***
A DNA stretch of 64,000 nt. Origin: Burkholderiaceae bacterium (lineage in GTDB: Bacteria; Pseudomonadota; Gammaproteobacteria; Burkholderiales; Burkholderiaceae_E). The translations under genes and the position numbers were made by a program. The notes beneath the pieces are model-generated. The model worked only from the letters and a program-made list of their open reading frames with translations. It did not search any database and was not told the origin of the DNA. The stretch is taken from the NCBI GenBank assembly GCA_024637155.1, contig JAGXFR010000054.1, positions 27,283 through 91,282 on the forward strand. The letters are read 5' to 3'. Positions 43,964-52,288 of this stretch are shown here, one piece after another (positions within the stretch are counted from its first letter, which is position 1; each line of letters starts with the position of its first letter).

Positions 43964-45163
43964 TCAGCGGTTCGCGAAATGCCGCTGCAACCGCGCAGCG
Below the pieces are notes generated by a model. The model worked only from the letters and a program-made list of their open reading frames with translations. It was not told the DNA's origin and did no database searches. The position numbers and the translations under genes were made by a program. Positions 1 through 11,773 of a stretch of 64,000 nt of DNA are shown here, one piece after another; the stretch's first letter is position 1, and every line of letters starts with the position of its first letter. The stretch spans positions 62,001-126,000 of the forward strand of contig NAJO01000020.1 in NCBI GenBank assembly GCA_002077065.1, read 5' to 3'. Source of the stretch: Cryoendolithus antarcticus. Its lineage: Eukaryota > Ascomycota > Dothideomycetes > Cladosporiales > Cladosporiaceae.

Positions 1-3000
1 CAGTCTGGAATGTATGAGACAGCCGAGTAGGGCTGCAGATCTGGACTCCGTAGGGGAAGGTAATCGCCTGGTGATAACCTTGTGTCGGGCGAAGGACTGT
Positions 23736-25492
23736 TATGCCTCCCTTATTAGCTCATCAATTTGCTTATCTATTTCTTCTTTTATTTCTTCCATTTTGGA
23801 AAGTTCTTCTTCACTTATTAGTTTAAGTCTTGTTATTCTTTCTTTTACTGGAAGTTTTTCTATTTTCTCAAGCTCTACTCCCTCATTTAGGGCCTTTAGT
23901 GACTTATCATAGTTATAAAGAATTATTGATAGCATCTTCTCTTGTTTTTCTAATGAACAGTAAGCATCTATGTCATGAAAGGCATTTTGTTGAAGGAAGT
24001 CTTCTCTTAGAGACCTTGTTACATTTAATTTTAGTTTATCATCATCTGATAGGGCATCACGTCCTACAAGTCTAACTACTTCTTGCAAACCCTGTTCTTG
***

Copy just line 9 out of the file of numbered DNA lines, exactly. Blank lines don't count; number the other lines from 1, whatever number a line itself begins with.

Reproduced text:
23801 AAGTTCTTCTTCACTTATTAGTTTAAGTCTTGTTATTCTTTCTTTTACTGGAAGTTTTTCTATTTTCTCAAGCTCTACTCCCTCATTTAGGGCCTTTAGT